Cydia pomonella granulovirus (entomopathogen)

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Cydia pomonella granulovirus occlusion bodies, - (C) = capsule-shaped occlusion bodies consisting of proteinaceous granulin (G) and rod-shaped virion (V), the occlusion bodies are shown in longitudinal sections (Cl) or in cross sections (Cc) (click on image to enlarge it)
Author(s): Gisbert Zimmermann, Alois M. Huger and Regina G. Kleespies
Source: Insects (2013) 4, p.431

Cydia pomonella granulovirus (entomopathogen) (CpGV)

The virus infects the apple codling moth (Cydia pomonella) and is commercially produced. It is sprayed on developing apples and the newly hatched larvae ingest it before or during entering the fruit. They die from the infection after about a week. A combination of this method with mating disruption by pheromone formulations provides a pesticide-free control without risks to beneficials or the environment. Drawbacks are the relatively high costs and the fact that the virus is quickly inactivated by solar UV light and requires frequent applications.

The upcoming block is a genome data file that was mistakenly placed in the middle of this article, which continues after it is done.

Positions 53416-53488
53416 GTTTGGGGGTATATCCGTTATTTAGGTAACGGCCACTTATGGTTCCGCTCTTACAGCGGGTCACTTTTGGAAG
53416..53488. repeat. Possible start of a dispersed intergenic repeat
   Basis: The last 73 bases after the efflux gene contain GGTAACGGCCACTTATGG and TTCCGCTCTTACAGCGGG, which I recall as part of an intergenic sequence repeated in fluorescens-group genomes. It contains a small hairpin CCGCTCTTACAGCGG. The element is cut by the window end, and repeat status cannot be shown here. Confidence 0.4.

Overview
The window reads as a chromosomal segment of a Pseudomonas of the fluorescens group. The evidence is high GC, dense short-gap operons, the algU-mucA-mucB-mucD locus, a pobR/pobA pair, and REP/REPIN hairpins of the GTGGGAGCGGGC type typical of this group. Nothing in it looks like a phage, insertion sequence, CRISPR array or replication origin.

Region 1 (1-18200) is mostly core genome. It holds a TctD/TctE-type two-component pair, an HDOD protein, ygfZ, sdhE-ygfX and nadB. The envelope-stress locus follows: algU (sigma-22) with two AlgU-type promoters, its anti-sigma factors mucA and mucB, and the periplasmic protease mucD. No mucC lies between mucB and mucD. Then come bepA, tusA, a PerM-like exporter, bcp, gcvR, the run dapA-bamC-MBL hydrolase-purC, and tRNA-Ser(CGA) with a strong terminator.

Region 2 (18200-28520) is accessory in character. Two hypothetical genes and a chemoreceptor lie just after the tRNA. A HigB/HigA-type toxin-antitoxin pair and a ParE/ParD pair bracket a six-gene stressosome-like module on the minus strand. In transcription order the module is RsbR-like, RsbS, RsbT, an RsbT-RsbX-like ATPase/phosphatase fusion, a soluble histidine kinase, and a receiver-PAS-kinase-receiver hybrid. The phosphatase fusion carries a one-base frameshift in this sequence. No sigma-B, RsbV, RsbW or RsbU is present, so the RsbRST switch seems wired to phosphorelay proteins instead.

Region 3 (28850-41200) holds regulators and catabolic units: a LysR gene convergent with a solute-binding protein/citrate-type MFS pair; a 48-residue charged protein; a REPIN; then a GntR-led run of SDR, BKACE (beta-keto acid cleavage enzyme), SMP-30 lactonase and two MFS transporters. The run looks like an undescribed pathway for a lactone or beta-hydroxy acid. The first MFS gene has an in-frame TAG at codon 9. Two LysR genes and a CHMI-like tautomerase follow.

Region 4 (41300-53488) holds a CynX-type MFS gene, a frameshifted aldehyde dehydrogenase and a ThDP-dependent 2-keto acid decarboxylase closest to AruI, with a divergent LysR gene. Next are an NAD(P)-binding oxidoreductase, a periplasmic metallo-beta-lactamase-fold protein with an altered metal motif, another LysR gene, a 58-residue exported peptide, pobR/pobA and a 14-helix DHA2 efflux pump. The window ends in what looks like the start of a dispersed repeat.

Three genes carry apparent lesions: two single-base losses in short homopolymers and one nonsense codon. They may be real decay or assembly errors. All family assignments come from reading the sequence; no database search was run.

With the commercial use of the virus, some cases of resistance to the virus have been detected in C. pomonella populations (e.g. Jehle et al., 2017). Since all commercial virus formulations are based on the isolate CpGV-M, new virus isolates are being explored which can overcome virus resistance. Several isolates (e.g. isolate I12) have been identified in France as being able to infect highly resistant C. pomonella larvae (Berling et al., 2009).

For a review of this virus see Lacey et al. (2008).